The film “Whiplash” features a recurring story told about the time Charlie “Bird” Parker messed up during a music performance, which caused drummer Jo Jones to nearly decapitate him by throwing a cymbal at his head. Writer-director Damien Chazelle evidently used the story as an influence for the film’s grim tone, a foreboding one that hovers over the relationship between young jazz drummer Andrew (Miles Teller) and his heartless conductor Terence (J.K. Simmons).
What “Black Swan” did for ballet, “Whiplash” does for jazz music. In fact, besides the hallucinations and kinky sexual content featured in “Black Swan,” “Whiplash” has a similar feel and overall story arc — a young New York City artist striving for perfection in his or her craft at whatever cost who is under the tutelage of a ruthless trainer.
The film starts with Andrew, ambitious jazz drummer at a prestigious music school. After Terence, the conductor for the school’s competitive jazz band, sees Andrew’s drumming skills, he asks him to be the core drummer. Andrew risks his personal life, sanity and even well-being to become this generation’s Buddy Rich.
Chazelle immerses viewers in a world that at first may seem unbelievable, given Terrence’s abusive behavior. Although certainly tense, the fast editing causes certain characters to feel underdeveloped, leading viewers to suspect that necessary information was lost.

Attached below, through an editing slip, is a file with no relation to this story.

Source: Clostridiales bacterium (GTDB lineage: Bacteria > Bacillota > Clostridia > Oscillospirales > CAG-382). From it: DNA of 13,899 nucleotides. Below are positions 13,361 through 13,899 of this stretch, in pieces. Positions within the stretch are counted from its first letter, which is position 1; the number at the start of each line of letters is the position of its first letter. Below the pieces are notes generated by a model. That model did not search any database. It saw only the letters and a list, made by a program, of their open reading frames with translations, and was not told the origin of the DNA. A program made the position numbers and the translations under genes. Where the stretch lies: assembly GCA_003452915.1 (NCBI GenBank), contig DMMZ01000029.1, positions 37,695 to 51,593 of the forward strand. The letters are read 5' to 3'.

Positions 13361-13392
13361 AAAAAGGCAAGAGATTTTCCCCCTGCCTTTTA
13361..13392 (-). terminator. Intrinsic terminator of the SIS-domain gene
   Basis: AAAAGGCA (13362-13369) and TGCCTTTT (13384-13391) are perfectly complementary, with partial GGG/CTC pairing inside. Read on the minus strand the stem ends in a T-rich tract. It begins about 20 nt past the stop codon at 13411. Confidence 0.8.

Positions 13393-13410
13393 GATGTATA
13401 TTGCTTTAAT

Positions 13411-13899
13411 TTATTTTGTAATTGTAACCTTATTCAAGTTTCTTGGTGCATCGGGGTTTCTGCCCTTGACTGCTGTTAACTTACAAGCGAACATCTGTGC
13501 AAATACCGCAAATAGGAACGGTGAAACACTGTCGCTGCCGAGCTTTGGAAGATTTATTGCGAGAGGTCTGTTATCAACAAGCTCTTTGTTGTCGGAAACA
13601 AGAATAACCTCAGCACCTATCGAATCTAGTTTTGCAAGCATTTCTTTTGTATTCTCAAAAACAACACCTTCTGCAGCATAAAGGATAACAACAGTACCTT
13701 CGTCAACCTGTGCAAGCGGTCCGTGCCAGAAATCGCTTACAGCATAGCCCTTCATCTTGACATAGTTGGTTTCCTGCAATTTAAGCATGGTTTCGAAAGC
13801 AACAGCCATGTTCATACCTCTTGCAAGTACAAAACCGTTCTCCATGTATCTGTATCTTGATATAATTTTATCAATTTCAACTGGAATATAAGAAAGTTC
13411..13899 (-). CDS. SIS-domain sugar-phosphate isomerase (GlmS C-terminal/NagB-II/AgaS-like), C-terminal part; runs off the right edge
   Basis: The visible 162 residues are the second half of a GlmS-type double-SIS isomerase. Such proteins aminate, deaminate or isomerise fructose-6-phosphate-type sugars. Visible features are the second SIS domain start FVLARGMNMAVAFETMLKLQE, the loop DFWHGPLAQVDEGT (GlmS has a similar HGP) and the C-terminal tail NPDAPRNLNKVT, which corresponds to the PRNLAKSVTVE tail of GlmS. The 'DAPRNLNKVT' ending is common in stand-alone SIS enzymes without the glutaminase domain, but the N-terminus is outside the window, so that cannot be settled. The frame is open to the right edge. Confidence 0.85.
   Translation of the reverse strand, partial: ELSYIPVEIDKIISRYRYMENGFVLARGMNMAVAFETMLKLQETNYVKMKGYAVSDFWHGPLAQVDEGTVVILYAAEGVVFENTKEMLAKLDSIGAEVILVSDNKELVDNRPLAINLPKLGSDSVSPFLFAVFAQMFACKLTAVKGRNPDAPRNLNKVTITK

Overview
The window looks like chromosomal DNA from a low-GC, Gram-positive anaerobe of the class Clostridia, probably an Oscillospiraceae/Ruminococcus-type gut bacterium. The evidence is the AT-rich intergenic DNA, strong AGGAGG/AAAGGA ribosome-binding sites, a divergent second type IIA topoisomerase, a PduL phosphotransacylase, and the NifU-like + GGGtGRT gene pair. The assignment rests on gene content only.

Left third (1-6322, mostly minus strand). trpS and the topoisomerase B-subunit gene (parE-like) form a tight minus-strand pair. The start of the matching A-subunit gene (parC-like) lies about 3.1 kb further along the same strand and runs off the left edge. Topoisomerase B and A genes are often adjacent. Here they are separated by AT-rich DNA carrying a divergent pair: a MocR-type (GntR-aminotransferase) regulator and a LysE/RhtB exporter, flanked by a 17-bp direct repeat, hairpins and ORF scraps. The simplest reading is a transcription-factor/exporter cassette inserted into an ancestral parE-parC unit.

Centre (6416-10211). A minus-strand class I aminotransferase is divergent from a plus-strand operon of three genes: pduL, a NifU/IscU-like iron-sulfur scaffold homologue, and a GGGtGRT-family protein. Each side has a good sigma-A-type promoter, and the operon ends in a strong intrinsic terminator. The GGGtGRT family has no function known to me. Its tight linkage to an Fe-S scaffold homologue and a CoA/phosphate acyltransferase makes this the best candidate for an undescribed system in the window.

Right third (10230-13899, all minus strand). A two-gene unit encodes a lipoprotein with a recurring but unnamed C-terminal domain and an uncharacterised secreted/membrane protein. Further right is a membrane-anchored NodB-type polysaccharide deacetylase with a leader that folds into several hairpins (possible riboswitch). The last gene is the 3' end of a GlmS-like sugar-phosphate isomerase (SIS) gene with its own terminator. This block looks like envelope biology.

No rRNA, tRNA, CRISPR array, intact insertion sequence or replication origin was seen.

Yet, the film hooks viewers with tension, creating anticipation for the outcome of each main character’s arc. It is not just Chazelle’s solid direction and well-written script that makes the film great. Watching Teller and Simmons deliver career-best performances adds to “Whiplash’s” overall intensity.
Particularly with the character of Terence, viewers may find themselves wondering why the school board never penalizes the conductor’s sadistic methods. Then, the film skillfully delivers on that notion in the third act. Terence tells Andrew, “There are no two words in the English language more harmful than ‘good job.’” At first, Terence seems like Sgt. Hartman from “Full Metal Jacket,” who wants to dehumanize individuals and make them his slaves. But viewers begin to realize that Terence wants a musician to become the best at his craft, even if it means stepping out of one’s comfort zone in the most extreme ways.
Then there is Teller, who is known for his portrayals of grounded yet affable characters. While there are small parts throughout the film where he plays to those strengths, the scenes involving his character’s descent into madness allow Teller to push the boundaries of his acting skills. Though more understated than Simmons, Teller still delivers, while also convincingly playing the drums without a stunt double for the majority of the film.
“Whiplash” is one of this year’s best films. There are no hallucinations, nightmares, ghosts or anything one would expect from psychological horror that verges on a traditional horror film. Even so, viewers will find themselves on the edge of their seats for 106 minutes, which is exactly what Chazelle wants.
A version of this article appeared in the Wednesday, Oct. 7 print edition. Email Zack Grullon at [email protected]